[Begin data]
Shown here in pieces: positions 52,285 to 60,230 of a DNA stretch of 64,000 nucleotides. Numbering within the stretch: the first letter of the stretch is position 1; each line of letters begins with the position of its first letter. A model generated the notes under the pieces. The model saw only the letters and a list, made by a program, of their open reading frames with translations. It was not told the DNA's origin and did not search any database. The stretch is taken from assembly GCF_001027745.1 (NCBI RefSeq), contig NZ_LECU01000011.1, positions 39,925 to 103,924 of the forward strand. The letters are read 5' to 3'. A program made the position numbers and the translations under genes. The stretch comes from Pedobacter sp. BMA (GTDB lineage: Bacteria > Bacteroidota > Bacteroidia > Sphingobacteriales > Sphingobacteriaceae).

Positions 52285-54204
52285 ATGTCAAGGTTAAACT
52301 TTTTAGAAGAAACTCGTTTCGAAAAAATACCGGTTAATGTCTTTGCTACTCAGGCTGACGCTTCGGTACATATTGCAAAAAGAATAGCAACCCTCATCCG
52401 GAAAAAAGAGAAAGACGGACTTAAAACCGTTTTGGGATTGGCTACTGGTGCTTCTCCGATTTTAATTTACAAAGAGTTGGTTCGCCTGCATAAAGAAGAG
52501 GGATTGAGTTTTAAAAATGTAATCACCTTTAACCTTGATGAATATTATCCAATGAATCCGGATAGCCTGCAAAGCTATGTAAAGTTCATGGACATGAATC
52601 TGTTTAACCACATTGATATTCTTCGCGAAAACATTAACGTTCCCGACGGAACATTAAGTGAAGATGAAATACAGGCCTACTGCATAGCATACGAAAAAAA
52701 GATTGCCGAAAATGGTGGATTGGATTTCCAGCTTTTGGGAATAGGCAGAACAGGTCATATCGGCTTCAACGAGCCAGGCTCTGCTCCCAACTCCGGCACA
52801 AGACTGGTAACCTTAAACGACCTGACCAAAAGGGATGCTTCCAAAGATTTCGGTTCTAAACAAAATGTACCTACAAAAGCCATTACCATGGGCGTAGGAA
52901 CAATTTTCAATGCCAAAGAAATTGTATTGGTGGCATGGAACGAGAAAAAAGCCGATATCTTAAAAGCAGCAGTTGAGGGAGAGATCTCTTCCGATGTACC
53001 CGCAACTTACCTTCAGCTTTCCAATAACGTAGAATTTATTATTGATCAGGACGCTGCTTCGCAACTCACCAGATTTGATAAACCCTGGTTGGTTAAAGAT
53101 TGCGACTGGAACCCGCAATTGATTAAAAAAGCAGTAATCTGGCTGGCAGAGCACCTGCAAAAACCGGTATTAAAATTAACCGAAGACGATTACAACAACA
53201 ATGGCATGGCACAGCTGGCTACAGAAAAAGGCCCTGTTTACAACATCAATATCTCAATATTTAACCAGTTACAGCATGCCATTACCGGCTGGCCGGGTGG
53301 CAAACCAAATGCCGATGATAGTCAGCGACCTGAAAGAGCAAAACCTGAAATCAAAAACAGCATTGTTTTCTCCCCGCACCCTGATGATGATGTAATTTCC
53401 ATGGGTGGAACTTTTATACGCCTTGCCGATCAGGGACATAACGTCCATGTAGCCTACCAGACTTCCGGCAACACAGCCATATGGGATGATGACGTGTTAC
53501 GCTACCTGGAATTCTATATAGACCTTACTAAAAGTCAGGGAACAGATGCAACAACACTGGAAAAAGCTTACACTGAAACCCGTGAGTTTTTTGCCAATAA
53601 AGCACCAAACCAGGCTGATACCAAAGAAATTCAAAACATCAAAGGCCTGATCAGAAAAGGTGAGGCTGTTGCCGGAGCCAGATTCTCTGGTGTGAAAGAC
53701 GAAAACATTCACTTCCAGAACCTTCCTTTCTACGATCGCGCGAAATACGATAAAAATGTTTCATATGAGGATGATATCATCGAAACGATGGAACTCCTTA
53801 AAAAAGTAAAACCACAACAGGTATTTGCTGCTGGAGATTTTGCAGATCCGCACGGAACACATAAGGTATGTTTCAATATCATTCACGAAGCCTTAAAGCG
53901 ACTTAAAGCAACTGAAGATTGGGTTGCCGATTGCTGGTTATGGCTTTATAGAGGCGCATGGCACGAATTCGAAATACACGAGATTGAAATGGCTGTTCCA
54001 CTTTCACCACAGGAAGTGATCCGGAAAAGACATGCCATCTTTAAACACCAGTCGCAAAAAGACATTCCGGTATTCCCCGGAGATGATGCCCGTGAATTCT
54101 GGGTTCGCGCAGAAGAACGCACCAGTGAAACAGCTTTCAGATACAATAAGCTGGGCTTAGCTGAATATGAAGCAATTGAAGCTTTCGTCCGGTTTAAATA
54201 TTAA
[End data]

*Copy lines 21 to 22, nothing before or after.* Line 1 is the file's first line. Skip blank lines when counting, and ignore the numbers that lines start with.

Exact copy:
54001 CTTTCACCACAGGAAGTGATCCGGAAAAGACATGCCATCTTTAAACACCAGTCGCAAAAAGACATTCCGGTATTCCCCGGAGATGATGCCCGTGAATTCT
54101 GGGTTCGCGCAGAAGAACGCACCAGTGAAACAGCTTTCAGATACAATAAGCTGGGCTTAGCTGAATATGAAGCAATTGAAGCTTTCGTCCGGTTTAAATA